comforting smile. Parents took special note of the welcoming enhanced by the alumni. We have also sold shirts and water bottles at the Step and Dance competitions to support students and the community. Finally, through Homecoming, we engaged with student clubs and organizations and lent a supportive ear about their campus concerns and future aspirations. Further, we have strengthened our relationships with faculty members and helped to assist their desire to reconnect with past students. Finally, we have also supported campus ministry efforts, established an alumni Mass at Homecoming and an alumni social event at a Sunday Mass, and welcomed Assumptionist members back to the Board. We humbly ask for your assistance in continuing this progress. Through your input and efforts we can enhance both the Assumption, and our own, communities. If interested in sharing your ideas or serving on the Alumni Board, please contact us through the alumni web page. I eagerly anticipate our continued progress under the direction of our next president, Michela D’Eramo ’06. Michela is a phenomenal person and I wish her the very best. Thank you for your prayers and support. Peace to all.
• President’s Council Dinner • Football’s Golden Anniversary celebration Homecoming
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ALUMNI NETWORKS To better serve our alumni, Regional Club programs have been restructured into ALUMNI NETWORKS, with 14 established regions to date. If you wish to start a Network in your area, please let us know! Instrumental in maintaining the groups, Network Ambassadors will plan and implement a variety of programs to enhance your engagement with the College and other alumni. Visit www.assumption.edu/alumni to get involved.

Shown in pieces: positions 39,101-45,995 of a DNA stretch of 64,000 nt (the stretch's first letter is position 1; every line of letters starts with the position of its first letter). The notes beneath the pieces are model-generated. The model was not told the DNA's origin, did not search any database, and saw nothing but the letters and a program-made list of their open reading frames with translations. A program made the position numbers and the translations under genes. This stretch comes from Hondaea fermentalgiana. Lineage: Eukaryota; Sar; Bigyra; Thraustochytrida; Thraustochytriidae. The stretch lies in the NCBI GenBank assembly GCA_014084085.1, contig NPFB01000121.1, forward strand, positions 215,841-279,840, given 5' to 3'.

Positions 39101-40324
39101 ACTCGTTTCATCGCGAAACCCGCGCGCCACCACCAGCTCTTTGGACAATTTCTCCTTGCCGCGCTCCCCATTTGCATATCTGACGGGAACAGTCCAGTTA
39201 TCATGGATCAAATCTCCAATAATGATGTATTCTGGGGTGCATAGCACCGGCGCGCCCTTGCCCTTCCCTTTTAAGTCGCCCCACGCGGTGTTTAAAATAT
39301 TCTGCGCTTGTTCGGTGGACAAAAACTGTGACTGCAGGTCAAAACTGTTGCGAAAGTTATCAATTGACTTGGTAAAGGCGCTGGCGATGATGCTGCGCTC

Assumption’s future Providing for Assumption’s future Beth and Paul Tesik ’72
PHOTO: JEN CYPRESS
“The most important things I gained from my Assumption education were the ability to think, to be able to ask the proper questions to approach a problem and find a reasonable solution,” said Paul Tesik ’72, a retiree with 35 years of management experience in the commercial woodworking industry, which he entered with no experience. “Due to my liberal arts education, I was prepared for the challenge of becoming proficient in an unfamiliar subject.” This appreciation was a catalyst for Paul to make a bequest to the College as a portion of his estate to assist a student in pursuit of a liberal arts degree. He also appreciated those who made his degree a reality. “As one of six children, I am most thankful for the financial assistance provided to me by Assumption. I want to offer other students the same opportunity which was offered to me,” he said. Beth and Paul are members of The 1904 Society, a group which has made deferred gifts to Assumption in their estate plans. For more information, contact Melanie Demarais, executive director for Institutional Advancement at 508-767-7332.
The 1904 Society
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ALUMNI NEWS More than 80 employers participated in February’s annual Career Fair.